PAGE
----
Ancient marine reptile fossil kept its head
FEBRUARY 2013 - When the rock slabs containing a thalattosaur specimen were shipped to Fairbanks in 2011, Earth Sciences Curator Pat Druckenmiller hoped there would be a skull somewhere in those 500 pounds of rock.
Since the tail was well-preserved in the exposed fossil found in a rocky underwater outcrop in Southeast Alaska, Druckenmiller expected to uncover the rest of the skeleton. Now, thanks to the fossil preparation skills of J.P. Cavigelli, the prep lab manager at the Tate Geological Museum in Casper, Wyoming, that is closer to coming true.
When Druckenmiller invited Cavigelli to come north (his first visit to Alaska), he quickly exposed one of the hind paddle-like limbs of the thalattosaur.. The next day, he revealed the skull.
Cavigelli is only here for a few days, but thanks to Tongass National Forest geologist Jim Baichtal and the US Forest Service, who are supporting this project, the work will continue.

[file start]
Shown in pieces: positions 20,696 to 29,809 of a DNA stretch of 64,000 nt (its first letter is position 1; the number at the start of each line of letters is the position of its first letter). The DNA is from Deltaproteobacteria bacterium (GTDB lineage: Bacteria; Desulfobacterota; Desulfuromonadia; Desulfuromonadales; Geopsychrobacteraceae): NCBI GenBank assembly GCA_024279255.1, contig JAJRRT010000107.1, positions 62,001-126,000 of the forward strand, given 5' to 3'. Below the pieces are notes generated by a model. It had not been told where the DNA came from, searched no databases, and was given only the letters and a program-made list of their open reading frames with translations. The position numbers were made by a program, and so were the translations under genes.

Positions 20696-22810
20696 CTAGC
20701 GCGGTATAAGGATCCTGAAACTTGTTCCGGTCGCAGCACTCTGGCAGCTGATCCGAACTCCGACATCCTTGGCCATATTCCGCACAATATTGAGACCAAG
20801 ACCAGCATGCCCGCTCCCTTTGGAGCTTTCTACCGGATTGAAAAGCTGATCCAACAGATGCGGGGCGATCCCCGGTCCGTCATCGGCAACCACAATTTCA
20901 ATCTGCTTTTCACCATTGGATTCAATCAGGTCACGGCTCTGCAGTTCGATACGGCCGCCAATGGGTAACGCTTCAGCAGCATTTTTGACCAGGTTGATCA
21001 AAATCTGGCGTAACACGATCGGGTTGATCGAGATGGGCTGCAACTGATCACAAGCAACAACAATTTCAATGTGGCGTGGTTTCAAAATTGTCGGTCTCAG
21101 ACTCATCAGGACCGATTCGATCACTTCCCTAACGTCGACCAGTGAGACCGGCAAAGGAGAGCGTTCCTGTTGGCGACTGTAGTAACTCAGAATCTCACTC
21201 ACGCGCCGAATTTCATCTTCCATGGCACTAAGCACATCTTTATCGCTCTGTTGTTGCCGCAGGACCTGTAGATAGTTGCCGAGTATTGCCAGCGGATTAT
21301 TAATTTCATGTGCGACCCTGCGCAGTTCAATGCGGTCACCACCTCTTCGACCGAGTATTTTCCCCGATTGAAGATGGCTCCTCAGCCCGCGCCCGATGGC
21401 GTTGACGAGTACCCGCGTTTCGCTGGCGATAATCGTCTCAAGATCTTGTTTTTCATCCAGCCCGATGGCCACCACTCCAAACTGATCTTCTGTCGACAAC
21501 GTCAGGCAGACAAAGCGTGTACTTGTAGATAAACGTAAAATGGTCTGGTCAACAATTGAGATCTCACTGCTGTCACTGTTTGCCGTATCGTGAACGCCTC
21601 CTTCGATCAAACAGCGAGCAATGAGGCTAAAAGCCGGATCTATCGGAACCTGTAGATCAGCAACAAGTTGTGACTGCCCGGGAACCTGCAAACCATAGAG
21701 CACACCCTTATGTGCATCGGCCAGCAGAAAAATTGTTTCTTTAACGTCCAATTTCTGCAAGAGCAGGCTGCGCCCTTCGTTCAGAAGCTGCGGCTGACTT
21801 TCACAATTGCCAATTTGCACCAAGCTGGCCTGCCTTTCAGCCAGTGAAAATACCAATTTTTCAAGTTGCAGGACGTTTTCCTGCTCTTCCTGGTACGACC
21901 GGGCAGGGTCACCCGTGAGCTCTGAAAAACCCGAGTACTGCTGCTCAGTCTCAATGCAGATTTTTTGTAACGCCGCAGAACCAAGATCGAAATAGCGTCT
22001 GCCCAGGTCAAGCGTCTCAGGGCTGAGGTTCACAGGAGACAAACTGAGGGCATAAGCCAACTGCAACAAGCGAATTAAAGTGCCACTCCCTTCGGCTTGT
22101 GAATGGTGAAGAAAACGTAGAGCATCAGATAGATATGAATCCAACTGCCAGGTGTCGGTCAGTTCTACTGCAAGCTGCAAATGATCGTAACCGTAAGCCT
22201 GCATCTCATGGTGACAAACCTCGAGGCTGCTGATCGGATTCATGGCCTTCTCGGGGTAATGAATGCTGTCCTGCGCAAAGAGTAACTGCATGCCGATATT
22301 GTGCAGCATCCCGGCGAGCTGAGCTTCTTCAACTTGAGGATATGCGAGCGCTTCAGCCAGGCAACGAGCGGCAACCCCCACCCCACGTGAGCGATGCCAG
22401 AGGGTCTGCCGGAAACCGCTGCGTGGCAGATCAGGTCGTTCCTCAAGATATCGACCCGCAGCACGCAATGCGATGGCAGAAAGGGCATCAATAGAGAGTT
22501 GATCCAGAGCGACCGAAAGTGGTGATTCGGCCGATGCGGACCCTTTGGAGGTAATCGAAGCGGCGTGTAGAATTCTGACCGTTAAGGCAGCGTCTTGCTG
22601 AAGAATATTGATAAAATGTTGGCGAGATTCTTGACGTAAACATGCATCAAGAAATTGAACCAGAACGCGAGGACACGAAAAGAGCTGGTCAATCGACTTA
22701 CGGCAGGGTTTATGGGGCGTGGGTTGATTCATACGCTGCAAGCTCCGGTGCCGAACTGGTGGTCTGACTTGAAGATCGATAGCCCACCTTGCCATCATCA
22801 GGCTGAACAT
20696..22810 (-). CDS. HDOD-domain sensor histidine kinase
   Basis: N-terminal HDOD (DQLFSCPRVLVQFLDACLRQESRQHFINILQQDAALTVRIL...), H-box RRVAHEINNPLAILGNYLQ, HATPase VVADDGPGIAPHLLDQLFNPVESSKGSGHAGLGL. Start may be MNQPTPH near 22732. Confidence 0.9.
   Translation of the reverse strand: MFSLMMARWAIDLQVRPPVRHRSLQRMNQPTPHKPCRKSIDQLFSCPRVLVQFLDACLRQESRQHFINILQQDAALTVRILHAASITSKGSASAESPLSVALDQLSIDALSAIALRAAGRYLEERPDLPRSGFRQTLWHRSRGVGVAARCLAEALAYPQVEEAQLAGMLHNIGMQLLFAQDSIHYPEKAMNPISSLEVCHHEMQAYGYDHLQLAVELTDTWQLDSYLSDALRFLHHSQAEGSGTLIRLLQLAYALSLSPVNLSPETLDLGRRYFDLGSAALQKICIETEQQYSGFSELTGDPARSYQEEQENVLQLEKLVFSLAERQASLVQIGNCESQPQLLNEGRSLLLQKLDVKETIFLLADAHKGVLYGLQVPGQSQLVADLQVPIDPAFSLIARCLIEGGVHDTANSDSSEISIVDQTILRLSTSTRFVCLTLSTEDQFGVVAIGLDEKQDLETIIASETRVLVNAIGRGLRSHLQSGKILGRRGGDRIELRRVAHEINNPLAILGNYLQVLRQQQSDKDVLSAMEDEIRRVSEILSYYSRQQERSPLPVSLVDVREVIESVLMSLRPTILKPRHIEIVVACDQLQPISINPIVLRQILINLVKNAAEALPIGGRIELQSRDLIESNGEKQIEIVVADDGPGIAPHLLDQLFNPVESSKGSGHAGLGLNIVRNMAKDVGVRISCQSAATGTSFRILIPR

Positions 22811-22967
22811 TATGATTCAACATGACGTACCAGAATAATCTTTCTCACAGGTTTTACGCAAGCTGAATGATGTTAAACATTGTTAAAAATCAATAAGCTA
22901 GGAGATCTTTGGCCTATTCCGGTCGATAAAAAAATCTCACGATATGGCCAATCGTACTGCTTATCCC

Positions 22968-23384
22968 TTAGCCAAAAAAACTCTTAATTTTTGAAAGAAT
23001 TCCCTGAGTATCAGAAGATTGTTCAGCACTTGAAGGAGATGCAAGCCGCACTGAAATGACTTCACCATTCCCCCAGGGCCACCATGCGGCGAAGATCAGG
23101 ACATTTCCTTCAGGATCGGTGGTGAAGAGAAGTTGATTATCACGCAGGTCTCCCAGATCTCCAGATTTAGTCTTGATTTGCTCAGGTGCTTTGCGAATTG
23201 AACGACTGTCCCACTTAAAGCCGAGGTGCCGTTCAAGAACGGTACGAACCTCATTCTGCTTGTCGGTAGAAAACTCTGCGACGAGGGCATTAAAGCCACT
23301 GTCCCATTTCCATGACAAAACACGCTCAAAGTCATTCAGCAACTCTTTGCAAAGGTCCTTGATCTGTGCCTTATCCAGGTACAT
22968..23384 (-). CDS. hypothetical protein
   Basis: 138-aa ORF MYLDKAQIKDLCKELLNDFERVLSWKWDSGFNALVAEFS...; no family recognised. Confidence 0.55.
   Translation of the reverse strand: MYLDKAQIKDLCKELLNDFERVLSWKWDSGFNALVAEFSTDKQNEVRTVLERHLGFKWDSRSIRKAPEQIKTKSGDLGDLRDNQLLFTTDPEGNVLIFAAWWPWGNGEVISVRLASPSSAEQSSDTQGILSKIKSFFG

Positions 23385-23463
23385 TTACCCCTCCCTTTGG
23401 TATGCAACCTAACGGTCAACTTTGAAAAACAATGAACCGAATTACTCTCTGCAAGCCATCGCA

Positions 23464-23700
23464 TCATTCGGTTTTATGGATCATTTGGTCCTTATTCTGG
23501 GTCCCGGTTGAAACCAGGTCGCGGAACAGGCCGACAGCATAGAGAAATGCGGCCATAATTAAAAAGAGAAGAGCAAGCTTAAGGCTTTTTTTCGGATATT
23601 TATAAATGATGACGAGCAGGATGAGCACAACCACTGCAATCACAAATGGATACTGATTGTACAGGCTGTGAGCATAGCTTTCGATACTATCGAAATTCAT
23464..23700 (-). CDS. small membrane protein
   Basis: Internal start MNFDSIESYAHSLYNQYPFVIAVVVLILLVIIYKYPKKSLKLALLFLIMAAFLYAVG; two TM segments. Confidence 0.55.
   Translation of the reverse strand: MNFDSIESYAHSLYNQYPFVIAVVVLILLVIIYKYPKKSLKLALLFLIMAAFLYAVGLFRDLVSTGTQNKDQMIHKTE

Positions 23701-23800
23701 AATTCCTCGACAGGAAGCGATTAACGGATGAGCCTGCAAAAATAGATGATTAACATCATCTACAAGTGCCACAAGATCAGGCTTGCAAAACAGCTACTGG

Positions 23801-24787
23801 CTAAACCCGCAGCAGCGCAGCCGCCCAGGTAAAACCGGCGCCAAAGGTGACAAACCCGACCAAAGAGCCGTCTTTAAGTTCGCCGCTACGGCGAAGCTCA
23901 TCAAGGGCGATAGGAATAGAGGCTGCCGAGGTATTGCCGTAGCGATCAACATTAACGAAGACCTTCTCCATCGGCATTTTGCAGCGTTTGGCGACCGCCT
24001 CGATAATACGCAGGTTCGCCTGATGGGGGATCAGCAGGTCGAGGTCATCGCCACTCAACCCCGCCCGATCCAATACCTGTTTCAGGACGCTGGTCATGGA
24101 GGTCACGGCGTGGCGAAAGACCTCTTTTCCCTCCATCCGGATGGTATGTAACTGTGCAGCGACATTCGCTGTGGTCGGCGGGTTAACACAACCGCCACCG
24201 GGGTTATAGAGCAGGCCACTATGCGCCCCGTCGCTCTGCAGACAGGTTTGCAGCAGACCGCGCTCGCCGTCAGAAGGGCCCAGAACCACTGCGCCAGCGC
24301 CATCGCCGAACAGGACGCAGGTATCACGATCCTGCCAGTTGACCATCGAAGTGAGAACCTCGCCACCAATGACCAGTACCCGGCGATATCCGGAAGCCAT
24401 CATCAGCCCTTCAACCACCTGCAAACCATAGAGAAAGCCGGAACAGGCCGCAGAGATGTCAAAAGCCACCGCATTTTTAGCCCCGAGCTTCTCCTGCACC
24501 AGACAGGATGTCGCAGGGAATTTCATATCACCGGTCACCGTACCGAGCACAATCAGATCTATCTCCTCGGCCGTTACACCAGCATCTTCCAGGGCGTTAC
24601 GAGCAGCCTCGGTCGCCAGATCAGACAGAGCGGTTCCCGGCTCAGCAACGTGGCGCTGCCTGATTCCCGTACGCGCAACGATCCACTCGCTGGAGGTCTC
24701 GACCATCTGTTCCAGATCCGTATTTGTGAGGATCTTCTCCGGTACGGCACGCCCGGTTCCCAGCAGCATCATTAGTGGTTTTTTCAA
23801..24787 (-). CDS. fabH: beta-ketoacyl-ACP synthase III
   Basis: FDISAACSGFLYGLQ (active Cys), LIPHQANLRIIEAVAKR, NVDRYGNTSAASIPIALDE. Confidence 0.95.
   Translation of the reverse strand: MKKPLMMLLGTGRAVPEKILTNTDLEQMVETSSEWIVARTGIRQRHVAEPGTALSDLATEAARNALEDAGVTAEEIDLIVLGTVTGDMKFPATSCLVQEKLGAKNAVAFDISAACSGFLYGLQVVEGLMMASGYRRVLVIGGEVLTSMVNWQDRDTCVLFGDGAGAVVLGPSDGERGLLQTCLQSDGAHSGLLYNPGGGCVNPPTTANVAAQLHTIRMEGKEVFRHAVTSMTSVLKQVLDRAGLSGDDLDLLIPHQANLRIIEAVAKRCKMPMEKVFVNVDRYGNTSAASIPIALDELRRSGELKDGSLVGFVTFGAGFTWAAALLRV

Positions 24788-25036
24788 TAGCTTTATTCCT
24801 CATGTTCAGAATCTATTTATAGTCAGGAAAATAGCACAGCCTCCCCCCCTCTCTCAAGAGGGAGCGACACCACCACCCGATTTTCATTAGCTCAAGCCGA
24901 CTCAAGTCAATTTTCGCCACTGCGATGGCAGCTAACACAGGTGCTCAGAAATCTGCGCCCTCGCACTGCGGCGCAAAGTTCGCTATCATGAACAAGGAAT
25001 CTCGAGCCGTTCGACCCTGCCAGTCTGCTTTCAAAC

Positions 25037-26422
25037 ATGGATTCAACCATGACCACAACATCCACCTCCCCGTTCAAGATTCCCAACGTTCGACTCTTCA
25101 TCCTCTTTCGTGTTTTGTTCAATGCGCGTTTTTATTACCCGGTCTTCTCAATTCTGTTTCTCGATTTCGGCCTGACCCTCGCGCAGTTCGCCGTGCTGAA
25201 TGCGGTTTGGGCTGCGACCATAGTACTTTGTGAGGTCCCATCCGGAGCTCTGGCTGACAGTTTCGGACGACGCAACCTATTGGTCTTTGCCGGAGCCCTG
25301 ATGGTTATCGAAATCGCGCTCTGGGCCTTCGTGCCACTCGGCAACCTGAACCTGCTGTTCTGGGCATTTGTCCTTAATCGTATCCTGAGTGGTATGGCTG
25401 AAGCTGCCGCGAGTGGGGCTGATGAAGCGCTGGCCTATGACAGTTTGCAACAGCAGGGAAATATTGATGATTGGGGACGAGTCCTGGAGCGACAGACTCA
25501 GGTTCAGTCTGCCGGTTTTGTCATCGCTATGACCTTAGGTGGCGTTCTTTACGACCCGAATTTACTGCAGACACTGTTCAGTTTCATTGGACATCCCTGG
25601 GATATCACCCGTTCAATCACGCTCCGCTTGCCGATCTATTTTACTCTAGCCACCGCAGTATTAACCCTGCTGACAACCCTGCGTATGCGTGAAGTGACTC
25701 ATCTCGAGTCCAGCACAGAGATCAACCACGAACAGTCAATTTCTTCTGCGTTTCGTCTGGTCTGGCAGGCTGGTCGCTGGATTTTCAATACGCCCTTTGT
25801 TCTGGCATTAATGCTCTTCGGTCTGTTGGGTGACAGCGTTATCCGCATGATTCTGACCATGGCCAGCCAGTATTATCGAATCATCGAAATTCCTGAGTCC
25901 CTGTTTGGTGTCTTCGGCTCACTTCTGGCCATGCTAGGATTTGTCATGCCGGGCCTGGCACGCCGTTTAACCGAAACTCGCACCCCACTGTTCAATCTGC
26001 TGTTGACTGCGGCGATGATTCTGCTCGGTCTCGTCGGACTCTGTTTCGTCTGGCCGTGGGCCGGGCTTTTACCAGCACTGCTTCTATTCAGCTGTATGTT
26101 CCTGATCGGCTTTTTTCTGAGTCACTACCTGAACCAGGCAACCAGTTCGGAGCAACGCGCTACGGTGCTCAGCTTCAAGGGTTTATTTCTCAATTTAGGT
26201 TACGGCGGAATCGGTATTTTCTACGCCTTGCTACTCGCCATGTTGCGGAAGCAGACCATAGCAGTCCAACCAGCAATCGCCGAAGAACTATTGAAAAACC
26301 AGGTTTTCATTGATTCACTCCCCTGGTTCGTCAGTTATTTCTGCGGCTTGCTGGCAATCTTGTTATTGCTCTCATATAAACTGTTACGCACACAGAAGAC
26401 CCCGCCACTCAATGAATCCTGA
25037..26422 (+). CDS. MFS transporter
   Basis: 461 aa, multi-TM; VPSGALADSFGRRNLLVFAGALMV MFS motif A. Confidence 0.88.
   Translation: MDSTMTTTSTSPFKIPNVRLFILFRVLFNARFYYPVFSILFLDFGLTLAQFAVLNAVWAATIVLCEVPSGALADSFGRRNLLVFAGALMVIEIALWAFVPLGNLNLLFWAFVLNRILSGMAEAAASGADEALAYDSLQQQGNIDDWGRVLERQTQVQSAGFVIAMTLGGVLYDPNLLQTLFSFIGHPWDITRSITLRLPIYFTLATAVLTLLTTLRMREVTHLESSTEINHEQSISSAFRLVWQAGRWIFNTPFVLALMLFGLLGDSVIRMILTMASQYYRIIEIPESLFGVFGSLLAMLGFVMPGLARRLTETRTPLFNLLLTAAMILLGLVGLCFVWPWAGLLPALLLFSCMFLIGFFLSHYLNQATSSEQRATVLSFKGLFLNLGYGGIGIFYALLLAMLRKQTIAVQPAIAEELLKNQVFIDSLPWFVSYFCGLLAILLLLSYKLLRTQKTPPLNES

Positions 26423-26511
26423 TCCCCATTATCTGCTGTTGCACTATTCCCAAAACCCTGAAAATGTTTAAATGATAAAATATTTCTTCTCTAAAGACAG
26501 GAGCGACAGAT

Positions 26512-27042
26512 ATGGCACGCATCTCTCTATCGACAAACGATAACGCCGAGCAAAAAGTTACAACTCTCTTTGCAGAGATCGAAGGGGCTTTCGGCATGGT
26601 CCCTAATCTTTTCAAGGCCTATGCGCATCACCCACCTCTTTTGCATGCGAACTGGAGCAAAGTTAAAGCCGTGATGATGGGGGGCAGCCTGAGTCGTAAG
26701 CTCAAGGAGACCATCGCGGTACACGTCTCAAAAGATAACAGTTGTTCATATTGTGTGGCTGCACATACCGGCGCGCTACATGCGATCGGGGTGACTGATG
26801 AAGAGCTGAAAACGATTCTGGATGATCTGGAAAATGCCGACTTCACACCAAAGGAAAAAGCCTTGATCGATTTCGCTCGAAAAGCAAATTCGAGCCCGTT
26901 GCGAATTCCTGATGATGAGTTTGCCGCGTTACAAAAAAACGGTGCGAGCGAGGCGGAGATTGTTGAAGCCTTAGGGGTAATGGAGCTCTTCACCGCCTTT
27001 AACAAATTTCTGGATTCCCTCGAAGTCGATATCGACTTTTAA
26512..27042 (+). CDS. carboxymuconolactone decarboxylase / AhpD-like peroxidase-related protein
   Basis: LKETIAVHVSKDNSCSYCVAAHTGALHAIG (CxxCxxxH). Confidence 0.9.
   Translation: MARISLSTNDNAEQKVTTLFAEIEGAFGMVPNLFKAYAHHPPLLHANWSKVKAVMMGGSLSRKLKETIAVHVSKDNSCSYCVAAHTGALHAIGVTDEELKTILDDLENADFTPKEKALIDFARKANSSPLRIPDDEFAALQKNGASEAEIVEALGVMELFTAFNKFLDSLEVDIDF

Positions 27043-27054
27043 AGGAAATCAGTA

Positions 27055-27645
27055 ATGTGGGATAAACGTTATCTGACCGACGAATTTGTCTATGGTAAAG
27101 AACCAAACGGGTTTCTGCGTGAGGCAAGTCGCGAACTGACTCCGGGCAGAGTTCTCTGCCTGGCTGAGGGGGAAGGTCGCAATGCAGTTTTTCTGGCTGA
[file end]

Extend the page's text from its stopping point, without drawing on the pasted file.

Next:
The earth sciences team expects to have one of the best-preserved thalattosaur fossils in the world and maybe even a new species.
"It’s reasonably complete and once we reveal more of the skeleton, we will be able to compare it to other thalattosaurs to see if it is a new species,” said Druckenmiller. But even if it is a known species, it will be one of the best specimens ever found in North America and possibly anywhere else in the world. The thalattosaur is currently one of Alaska’s most compete fossil vertebrates.
The animal died in the ocean and then settled into mud at the bottom of the sea floor. The mud eventually turned to rock, entombing the skeleton for nearly 220 million years. Because this preservation of a complete fossil is a rare event, the specimen is a major find.